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These are the 3 cheapest FTSE 100 stocks. Are they buys for 2023?

Young happy people looking at sparklers in their hands on New Year's Eve
Image source: Getty Images

With the end of the year approaching fast, I’ve been scouring the FTSE 100 for bargain stocks to add to my portfolio for 2023.

Today I’m going to look at the three cheapest stocks in the index, based on 2023 earnings forecasts. With their low valuations, are these stocks too cheap to ignore?

#1: BP

Profits at energy giant BP (LSE: BP) surged by 160% to $22.9bn during the first nine months of this year, as energy prices soared. The company took advantage of its bumper cash flows to cut net debt by $10bn, to $22bn.

However, oil and gas prices have been drifting steadily lower since June. Petrol and diesel prices are also falling. Instead of worrying about supply shortages, the market is now worried about an economic slowdown.

Broker forecasts suggest that BP’s earnings will fall by 25% in 2023 and by a further 13% in 2024.

My view: BP shares may look cheap on a price-to-earnings (P/E) ratio of five. But the 4.5% dividend yield isn’t much higher than the market average and the stock trades at nearly twice its book value.

I think it’s also worth remembering that this is a low-growth commodity business that needs to invest in the energy transition. On balance, I think there are better opportunities elsewhere.

#2: Barclays

Rising interest rates have given UK bank profits a shot of adrenaline. Third-quarter profits at Barclays (LSE: BARC) rose by 10% to £1.5bn.

This figure would have been higher, except for a sharp increase in bad debt provisions. These are estimates of possible losses in the future. They aren’t actual losses. At least, not yet.

Barclays could obviously see an increase in bad debt if the UK suffers a recession next year. However, its CEO says there’s no sign of an increase in late payments yet.

One possibility I can see is that the banks like Barclays are taking a cautious approach to future losses, in order to distract attention from a sharp rise in underlying profits. This might help to discourage the government from applying a windfall tax.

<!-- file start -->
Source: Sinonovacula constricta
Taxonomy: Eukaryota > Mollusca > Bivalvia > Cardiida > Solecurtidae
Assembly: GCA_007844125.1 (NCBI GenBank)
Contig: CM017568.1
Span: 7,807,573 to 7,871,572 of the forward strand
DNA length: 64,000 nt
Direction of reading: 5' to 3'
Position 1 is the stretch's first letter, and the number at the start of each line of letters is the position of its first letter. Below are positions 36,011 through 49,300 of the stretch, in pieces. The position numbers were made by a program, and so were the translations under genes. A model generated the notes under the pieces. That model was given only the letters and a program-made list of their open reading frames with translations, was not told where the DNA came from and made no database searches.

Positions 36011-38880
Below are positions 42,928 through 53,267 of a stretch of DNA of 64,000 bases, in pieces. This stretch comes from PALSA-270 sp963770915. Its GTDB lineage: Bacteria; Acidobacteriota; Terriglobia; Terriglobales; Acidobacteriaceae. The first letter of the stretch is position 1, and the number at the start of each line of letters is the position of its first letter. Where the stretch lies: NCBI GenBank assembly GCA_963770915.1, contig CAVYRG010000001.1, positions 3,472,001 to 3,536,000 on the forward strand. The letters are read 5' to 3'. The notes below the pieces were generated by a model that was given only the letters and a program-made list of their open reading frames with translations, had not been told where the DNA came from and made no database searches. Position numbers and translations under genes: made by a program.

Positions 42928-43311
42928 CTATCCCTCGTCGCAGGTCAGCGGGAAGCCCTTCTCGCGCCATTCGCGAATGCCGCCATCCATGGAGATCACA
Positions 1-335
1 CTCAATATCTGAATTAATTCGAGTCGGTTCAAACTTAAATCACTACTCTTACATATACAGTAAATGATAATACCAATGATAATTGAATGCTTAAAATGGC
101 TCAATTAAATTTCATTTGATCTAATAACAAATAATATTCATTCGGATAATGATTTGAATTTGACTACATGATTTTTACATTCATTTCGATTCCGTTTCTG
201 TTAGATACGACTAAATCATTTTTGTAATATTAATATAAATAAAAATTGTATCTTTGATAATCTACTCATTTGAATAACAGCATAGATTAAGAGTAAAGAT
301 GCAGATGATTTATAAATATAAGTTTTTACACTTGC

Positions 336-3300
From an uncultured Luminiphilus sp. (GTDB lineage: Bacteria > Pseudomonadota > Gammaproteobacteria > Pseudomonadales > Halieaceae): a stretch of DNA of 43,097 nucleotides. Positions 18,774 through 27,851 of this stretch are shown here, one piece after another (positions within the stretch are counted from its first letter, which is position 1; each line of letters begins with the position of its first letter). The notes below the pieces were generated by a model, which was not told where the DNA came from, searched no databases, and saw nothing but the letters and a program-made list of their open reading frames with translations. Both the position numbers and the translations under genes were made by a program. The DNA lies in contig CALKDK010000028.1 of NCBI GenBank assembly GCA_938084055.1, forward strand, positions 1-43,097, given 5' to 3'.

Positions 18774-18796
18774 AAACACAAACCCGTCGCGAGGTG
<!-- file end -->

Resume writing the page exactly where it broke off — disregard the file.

My view: The stock currently trades at a 45% discount to book value, on a 2023 forecast P/E ratio of five. There’s also a forecast dividend yield of 5.8%. I think Barclays looks attractive and could be a decent buy for 2023.

#3: Centrica

Centrica (LSE: CNA) shares have risen by nearly 40% over the last year. Despite this, the owner of British Gas is still trading on a 2023 forecast P/E of just 5.2.

Like BP, Centrica has been benefiting from high oil and gas prices. In addition to its utility business, the group produces gas in the North Sea and has an energy trading operation. Profits at both of these units soared during the first half of this year.

Boss Chris O’Shea feels confident enough about the future to restart dividends payments. Shareholders are expected to receive a total dividend of 3p per share this year, giving a 3.2% yield.

My view: broker forecasts suggest Centrica’s profits will slip lower over the next couple of years. However, the group’s financial position is much stronger than it was and dividends are expected to continue rising. I think this utility stock looks reasonably priced at current levels.

The post These are the 3 cheapest FTSE 100 stocks. Are they buys for 2023? appeared first on The Motley Fool UK.

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Roland Head has no position in any of the shares mentioned. The Motley Fool UK has recommended Barclays Plc. Views expressed on the companies mentioned in this article are those of the writer and therefore may differ from the official recommendations we make in our subscription services such as Share Advisor, Hidden Winners and Pro. Here at The Motley Fool we believe that considering a diverse range of insights makes us better investors.

Motley Fool UK 2022